Harvard Law School Library

Bracton Online -- English

Previous   Volume 4, Page 59  Next    

Go to Volume:      Page:    

Another pone concerning services and customs at the petition of the demandant.

[002] ‘The king to the sheriff, greeting. At the petition of the demandant put before our
[003] justices at Westminster on such a day the plea which is in your county court by our
[004] writ between A. the demandant and B. the deforciant with respect to the customs and
[005] services which the same A. demands from the aforesaid B. from his free tenement
[006] which he holds of him in such a vill etc. And summon the aforesaid B. by good summoners
[007] to be there to reply to the aforesaid A. with respect to it. And have there the
[008] summoners and this writ and the other writ. Witness etc.’ It says ‘the other writ’ for
[009] this reason, as where the plea is in the county court by some writ close between persons
[010] for a debt or other thing, and thus is not [a writ] patent, which ought to remain
[011] with the demandant. But suppose the tenant vouches to warranty in the county court
[012] before the plea has been put before the justices of the bench, so that the warrantor has
[013] a day before the justices itinerant because he did not warrant at once at the sheriff's
[014] order; will mention not be made in the pone of the warrantor? No, because in the
[015] king's court, after essoins and delays, the demandant will begin to count against the
[016] tenant, since the warrantor has not yet warranted in the county court, and the tenant
[017] will then begin to vouch his warrantor anew; the day given before the justices itinerant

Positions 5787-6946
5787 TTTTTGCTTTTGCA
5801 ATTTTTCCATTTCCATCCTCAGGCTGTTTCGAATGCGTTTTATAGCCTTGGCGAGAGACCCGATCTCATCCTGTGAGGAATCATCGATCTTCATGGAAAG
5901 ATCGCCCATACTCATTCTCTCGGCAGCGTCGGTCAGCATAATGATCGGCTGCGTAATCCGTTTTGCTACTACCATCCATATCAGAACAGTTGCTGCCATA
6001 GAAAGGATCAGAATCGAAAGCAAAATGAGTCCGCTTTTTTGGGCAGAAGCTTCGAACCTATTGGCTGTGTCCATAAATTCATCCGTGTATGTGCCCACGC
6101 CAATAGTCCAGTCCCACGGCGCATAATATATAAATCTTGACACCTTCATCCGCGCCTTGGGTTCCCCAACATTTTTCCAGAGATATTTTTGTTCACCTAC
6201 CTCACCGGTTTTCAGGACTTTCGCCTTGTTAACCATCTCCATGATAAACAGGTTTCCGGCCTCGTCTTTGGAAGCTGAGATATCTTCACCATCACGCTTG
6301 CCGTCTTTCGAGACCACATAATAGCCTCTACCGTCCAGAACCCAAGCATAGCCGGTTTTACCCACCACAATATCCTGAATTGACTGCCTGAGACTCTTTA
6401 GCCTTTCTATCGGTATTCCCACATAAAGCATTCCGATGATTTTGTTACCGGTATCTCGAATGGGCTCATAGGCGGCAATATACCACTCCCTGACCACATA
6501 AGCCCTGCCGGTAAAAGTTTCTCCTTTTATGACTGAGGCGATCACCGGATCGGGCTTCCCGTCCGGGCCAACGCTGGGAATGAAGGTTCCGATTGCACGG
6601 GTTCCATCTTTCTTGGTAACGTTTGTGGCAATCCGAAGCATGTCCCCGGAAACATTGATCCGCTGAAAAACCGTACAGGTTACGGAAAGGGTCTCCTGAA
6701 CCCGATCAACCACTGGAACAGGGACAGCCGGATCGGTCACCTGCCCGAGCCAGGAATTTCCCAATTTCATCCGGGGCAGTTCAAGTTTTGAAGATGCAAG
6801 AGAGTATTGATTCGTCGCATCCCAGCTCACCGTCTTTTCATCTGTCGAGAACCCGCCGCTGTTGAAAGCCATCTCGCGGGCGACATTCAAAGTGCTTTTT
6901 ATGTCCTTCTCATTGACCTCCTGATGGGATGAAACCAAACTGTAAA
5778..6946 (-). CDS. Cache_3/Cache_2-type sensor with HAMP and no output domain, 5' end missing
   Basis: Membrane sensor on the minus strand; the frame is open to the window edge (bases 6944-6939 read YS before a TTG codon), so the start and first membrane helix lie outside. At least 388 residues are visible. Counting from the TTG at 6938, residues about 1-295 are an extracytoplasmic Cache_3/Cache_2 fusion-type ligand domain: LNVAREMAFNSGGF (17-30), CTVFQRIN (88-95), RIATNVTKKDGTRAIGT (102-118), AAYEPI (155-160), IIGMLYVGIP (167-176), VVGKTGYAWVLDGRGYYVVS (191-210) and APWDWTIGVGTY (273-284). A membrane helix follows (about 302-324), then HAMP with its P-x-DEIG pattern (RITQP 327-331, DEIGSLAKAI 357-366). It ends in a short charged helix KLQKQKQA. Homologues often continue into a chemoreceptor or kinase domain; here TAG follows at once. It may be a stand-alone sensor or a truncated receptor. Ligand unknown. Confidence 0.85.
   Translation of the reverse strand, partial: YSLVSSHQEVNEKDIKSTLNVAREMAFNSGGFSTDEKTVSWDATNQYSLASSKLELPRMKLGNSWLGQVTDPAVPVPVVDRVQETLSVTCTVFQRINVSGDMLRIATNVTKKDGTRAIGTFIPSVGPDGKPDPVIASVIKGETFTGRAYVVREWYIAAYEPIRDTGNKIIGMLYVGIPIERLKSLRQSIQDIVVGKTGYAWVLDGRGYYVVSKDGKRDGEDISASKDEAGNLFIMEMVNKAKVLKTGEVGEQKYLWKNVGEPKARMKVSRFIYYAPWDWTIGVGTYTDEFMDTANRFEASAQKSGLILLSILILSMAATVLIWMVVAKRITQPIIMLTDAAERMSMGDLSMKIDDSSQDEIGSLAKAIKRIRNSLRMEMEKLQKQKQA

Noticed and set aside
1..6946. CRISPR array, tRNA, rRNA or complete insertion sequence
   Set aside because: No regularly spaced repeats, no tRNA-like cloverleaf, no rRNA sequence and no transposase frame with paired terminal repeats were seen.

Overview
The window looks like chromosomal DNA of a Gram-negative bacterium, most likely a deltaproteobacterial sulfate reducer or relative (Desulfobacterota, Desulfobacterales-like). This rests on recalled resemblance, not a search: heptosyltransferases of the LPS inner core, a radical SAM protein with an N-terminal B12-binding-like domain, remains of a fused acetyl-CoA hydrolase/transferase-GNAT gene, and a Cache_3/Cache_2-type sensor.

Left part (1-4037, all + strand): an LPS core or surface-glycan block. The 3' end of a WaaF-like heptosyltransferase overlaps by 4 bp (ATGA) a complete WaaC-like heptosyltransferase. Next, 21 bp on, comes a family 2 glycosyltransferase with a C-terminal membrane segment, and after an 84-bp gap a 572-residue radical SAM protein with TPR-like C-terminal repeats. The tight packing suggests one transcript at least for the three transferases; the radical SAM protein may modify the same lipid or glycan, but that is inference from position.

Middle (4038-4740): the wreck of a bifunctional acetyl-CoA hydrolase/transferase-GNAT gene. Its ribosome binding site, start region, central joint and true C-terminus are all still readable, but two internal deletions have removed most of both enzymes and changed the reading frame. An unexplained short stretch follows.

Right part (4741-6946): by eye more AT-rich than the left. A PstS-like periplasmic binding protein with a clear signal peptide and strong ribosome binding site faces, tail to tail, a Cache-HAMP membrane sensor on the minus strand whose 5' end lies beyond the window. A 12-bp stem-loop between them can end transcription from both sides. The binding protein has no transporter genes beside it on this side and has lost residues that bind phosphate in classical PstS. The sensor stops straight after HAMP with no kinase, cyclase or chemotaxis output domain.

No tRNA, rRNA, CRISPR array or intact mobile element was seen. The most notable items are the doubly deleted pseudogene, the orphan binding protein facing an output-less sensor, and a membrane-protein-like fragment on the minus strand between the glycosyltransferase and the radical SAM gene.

[018] will be null. This writ of pone seldom issues at the petition of the tenant, as was
[019] said above, unless with cause, which may be of many kinds, as where a tenant has
[020] been for a long time in parts across the sea, or is so weak that he cannot appear in the
[021] county court, or, on the other hand, if the demandant is related to the sheriff, or his
[022] servant or close follower, or if he is very powerful and a buzo of the county.1 A pone of
[023] that kind is drawn thus, with the reason expressed.

Pone at the petition of the tenant, with the reason.

[025] ‘The king to the sheriff, greeting. At the petition of the tenant, because he is in parts
[026] abroad, (or ‘because the demandant is a friend or follower of the sheriff’ or the like),
[027] put before our justices on such a day the plea pending in your county court by our
[028] writ of right between A. the demandant and B. the tenant concerning so much land
[029] with the appurtenances in such a vill. And instruct the aforesaid A. to be there at that
[030] time ready to prosecute his suit against the aforesaid B. if he wishes. And have there
[031] this writ. Witness etc.’ And note that if the tenant, for whatever reason, has sued out
[032] his pone before the justices, and on the first day before them defaults, he will have to
[033] waive his pone or lose by default. Suppose that the demandant defaults on the first
[034] day,


1. Supra ii, 327

Contact: specialc@law.harvard.edu
Page last reviewed April 2003.
© 2003 The President and Fellows of Harvard College